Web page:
Re: #428 Accept-Language ordering for identical qvalues

Amos Jeffries <> Sat, 19 January 2013 04:32 UTC

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Date: Sat, 19 Jan 2013 17:29:20 +1300
From: Amos Jeffries <>
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Subject: Re: #428 Accept-Language ordering for identical qvalues
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On 19/01/2013 1:50 a.m., Nicholas Shanks wrote:
>>> On 2013-01-18 09:46, Amos Jeffries wrote:
>>>> I'm with Roy on this one. It's not adding any new requirement about
> I feel I concur with Julian the most.
> On 18 January 2013 12:11, Roy T. Fielding <> wrote:
>> Yes.  It would also be conformant to send Mäori text.
> Use a macron or leave it off ;-)
> [Option-a] [a] on a Mac with one of the "Extended" keyboard layouts
>> Ignoring the preferences sent in Accept-Language is conforming behavior.
>> Conformance is not a relevant issue here.  What matters is what the
>> user actually prefers. It is my opinion that when a user sets an
>> Accept-Language header to
>>    Accept-Language: en, de
>> what they are actually saying is that they accept both languages
>> but would prefer en if the de representation is no better.
> You cannot assume that. They are either using a broken client, or both
> are acceptable. Please don't change the standard to accomodate broken
> clients, especially as these are going to become fewer in number as
> time progresses and machines get upgraded.
>> The reason I believe this is because user agents that allow a
>> user to send such a header field have explicitly instructed the
>> user that the field is ordered (or based the value on some other
>> ordered list for the host UI, as is the case for some cell phones).
> All UAs I know of that allow users to set an ordered list of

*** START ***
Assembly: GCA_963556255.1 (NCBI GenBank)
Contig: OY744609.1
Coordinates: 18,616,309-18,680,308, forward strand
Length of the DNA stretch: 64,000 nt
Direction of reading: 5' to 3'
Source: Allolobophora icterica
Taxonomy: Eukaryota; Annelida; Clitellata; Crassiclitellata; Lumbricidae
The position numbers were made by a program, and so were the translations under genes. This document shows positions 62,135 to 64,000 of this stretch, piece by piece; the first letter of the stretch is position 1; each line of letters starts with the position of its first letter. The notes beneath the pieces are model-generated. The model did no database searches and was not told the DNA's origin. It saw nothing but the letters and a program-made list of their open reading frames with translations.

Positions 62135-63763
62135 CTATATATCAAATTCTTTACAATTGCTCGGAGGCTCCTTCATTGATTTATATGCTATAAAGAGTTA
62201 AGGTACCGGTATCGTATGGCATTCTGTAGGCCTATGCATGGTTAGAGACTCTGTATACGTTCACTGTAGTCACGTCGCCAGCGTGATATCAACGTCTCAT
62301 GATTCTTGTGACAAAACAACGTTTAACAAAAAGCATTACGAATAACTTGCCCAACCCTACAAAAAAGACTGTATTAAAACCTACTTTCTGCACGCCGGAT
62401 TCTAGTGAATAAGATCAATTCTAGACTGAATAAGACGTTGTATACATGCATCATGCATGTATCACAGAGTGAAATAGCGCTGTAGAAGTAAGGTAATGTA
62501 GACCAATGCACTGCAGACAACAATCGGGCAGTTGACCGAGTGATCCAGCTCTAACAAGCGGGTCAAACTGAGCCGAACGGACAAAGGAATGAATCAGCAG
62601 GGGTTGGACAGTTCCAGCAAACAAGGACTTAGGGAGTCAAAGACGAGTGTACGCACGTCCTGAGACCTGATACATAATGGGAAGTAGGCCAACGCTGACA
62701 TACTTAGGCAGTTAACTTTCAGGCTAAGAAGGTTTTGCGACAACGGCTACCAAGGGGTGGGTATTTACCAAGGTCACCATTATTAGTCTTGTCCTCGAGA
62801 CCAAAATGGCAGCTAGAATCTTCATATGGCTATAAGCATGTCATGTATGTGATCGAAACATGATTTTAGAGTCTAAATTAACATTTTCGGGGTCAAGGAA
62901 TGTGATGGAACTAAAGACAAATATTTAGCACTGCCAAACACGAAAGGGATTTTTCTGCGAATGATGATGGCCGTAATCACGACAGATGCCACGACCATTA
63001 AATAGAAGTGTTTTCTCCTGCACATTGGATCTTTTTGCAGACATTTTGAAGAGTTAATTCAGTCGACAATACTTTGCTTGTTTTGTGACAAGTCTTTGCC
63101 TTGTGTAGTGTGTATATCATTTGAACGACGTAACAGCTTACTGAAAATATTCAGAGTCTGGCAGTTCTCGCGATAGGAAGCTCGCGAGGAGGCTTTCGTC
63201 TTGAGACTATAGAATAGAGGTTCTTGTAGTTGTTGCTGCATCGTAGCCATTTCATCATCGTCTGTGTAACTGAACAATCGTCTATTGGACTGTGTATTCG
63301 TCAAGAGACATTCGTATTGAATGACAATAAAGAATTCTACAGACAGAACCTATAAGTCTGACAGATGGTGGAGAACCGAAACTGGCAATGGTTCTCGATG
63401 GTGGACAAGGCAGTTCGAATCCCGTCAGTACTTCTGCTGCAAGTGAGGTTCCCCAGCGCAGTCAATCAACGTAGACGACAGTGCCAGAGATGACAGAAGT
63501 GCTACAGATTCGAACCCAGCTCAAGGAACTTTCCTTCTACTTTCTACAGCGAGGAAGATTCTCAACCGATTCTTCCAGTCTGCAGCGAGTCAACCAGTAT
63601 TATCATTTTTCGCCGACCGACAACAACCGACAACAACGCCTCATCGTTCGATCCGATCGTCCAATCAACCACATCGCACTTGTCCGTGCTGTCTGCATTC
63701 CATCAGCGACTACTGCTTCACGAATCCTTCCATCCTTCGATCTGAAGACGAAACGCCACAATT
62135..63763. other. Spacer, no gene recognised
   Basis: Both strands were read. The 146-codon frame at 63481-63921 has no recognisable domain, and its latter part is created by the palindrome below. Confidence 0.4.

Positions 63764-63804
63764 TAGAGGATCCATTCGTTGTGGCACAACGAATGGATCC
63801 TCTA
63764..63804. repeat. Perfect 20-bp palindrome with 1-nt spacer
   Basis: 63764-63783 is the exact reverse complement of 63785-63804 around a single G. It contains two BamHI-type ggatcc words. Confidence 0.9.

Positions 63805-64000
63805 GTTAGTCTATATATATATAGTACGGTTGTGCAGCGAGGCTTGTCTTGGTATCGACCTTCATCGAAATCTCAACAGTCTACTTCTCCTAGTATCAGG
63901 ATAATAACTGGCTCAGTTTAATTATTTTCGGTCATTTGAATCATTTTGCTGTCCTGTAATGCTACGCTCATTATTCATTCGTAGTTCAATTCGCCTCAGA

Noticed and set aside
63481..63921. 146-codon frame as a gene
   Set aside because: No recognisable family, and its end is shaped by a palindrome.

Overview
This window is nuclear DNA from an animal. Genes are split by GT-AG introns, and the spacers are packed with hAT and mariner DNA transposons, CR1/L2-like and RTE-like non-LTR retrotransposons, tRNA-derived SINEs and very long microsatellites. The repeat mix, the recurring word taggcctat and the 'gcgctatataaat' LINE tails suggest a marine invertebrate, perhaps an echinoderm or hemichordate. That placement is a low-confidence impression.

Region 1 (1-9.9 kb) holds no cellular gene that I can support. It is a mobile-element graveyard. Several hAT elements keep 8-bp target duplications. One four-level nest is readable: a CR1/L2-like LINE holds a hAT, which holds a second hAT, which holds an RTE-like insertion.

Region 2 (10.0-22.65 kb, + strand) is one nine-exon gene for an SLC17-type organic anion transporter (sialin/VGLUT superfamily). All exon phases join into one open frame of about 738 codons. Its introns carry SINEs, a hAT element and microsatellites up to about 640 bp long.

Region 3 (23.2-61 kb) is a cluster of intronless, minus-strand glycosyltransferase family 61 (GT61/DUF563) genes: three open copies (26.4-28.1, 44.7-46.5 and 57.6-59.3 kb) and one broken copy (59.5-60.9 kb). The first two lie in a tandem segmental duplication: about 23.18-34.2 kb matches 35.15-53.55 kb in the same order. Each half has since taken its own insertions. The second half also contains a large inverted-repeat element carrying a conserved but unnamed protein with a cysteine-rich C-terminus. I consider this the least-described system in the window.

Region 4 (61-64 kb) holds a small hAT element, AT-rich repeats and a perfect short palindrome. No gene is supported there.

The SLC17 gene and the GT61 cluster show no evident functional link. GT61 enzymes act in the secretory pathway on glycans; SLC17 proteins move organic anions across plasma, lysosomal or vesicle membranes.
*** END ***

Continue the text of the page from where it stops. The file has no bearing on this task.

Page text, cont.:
> languages, also send auto-generated q-values.
> Do you actually have any statistics to back up your belief, or is it
> just a gut feeling?
> Some numbers to say that "versions x and earlier of so-and-so browser
> on X-series phones allow users to define an ordered list but do not
> send q-values; those browsers currently have a worldwide market share
> of 0.0001%" would be useful to know whether it's worth ignoring such
> broken UAs to pandering to them.
> FWIW, my usual AL string, in browsers that let you set one, is:
> "en-GB, en-IE, en-AU, en-US;q=0, en;q=0.95, fr;q=0.5, de;q=0.5,
> zh-Hant;q=0.1, *;q=0.2"
> My goals should be self-evident from the q-values, specifically to get
> english, french or german, to demote 'complicated' Han script and fall
> back to anything else. The US thing is to see if sites are actually
> obeying my preferences (I get many more "y'all"s than 406's sadly!)

According to the 2616 spec we are quibbling over you would get en-GB, 
en-IE, or en-AU if any of them were available. These being assumed to be 
q=1 and all equal valued; one is supposed to be selected *randomly*.

Now suppose you had a blog page with each comment loaded by XHR as a 
separate GET request using that AL header and auto-translation of 
comments - your page looks like a group of multi-cultural responses some 
possibly with pidgin-English style wording despite probably all actually 
being en-US text to begin with. AND if you refresh the page everybodies 
language changes from what it was last load.

Versus a server which assumed en-GB, en-IE, en-AU were equal q=1 and 
ordered by preference would supply you with the en-GB for each response 
part of the page.

Which is the better outcome for web developers to rely on?
Which one is easier for servers to write fast code for?